Close

Support Global Voices

To stay independent, free, and sustainable, our community needs the help of friends and readers like you.

Donate now »

See all those languages up there? We translate Global Voices stories to make the world's citizen media available to everyone.

Learn more about Lingua Translation  »

Internet in North Korea, Nokia's Ovi Store, Google Wave and Tech Happenings

Internet in North Korea

In a previous story we talked about Egyptian telco Orascom helping launch a 3G mobile network in North Korea. Last week several press reports claimed that internet access is now available on this network. There is a lively discussion on at nkeconwatch.com on just what type of content is available on this network and if the access is to the full internet or is it a limited intranet of sorts. I found one comment by a visitor to North Korea that gives us a glimpse of wider internet in the secretive nation.

Also interesting, a trendy local college girl we met in the hotel bar told us that she used to have Internet at home and that in the 2004-2005 timeframe she had been doing Internet dating. She would find a boy online and have him show up at a public place near her apartment block. Spying on him from above, if she didn’t like the way he looked, she would not come out to meet him. The Internet service was suspended in the 2005-2006 time-frame and she was very unhappy about that. She liked the Internet, regardless of the limited and NK-specific services that may have been available.

Nokia's Ovi Store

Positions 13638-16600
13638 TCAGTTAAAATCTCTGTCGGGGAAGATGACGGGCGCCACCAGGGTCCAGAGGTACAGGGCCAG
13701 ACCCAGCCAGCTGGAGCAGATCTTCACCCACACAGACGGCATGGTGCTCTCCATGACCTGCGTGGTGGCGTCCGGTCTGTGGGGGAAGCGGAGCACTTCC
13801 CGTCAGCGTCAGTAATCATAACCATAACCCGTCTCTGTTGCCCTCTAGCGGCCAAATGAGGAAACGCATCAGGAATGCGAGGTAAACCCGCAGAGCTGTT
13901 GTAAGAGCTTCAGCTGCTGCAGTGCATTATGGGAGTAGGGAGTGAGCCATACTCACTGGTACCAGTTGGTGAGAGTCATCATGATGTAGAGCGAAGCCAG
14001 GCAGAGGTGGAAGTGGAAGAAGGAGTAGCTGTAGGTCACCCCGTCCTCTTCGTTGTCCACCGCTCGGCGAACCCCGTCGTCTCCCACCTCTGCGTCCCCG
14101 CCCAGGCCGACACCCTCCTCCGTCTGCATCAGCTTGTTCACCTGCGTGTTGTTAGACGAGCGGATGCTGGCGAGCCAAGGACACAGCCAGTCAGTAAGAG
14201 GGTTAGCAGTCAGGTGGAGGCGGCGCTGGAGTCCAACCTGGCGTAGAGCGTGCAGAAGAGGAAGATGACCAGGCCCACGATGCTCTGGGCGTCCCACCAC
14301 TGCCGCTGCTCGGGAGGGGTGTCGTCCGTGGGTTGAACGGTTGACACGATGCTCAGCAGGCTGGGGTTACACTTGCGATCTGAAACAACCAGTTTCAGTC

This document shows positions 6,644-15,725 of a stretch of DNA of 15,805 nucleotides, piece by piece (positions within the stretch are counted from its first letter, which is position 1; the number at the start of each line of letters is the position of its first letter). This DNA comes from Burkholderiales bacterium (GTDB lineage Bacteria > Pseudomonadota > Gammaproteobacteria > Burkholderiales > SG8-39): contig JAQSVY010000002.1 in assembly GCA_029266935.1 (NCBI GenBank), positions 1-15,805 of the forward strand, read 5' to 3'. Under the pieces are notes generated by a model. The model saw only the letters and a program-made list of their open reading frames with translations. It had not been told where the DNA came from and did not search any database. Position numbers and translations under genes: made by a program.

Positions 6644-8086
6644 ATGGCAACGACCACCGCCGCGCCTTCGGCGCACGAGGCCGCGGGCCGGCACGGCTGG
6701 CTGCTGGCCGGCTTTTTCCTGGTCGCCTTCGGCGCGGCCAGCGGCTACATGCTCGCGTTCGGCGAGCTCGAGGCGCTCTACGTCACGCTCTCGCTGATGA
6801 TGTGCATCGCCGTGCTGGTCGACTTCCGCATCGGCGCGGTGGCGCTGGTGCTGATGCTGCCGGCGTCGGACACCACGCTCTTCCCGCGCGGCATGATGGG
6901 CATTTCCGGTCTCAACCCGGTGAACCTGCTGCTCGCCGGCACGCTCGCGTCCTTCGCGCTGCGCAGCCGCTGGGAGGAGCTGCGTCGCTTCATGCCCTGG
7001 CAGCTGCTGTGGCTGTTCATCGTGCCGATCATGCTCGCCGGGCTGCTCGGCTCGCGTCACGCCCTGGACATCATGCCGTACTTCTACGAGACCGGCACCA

Nokia launched it's version of app store  called Ovi store. Nokia phone users can now register on this store and buy apps for their mobiles. Tech bloggers are comparing Nokia's attempt to Apple's offering.  Medianama, an Indian tech blog compares the usability of Ovi store to Apple's app store

Nokia has a substantial number of handsets in the market, each has its own form factor and operating system. Consumers won’t exactly be pleased when a particular application isn’t available for theirs. That’s where the iPhone App store has an advantage, since it’s the same OS, and just one type of app. In that context, Nokia’s reach doesn’t quite appear to be the advantage one thought it was.

Malaysia Mobile Tech News talks about another challenge facing Nokia app store initiative

However, it is difficult to achieve what Apple has done with the AppStore, simply because Apple didn’t give software publishers a choice when it started selling the iPhone – either sell through the AppStore or via very-limited-reach third party means (meaning Cydia and the Cydia Store, if you’re familiar with the iPhone). Nokia didn’t start off this way – every software publisher sold through their own website, or another mobile software e-marketplace, and to force “coerce” them to now come under the Ovi Store to the exclusion of every other avenue is an impossible task. After all, what’s the compelling reason for them to move over to the Ovi Store?

See also: Nigeria now Number 9 on Opera Mini Global Chart

Web Services

While access of any sort is a good news in North Korea, netizens in Vietnam are lamenting the loss of a popular online service – Yahoo 360. Taitran in Vietnam describes the feeling in Vietnam after Yahoo announced that it would be closing the service.

Google was busy at its developer event giving away free Android phones and launching a new product called Wave.

Singapore based elearningpost writes how Wave is more than a groupware application that other vendors are selling.

The Wave is not just another application, it's a whole new way of using online information. If you have not seen the demo yet, you should. The Wave takes collaboration to a whole new level. When I was watching the collaboration demo, I felt the entire experience was more like an extension into multiple minds rather than the ‘switch-type’ collaboration we see in the likes of Sharepoint and Lotus Notes. The engagement just felt more organic, more emergent, more fun.

Also from Singapore,  Rambling Librarian analyzes how Google Wave can be used by librarians to  “transform the way we provide Enquiry and Advisory services. Or how we research, collaborate and publish documents”.

Tech entrepreneur Jonathan Gosier at Appfrica and based in Uganda isconcerned about the usability of the product in low bandwidth situations.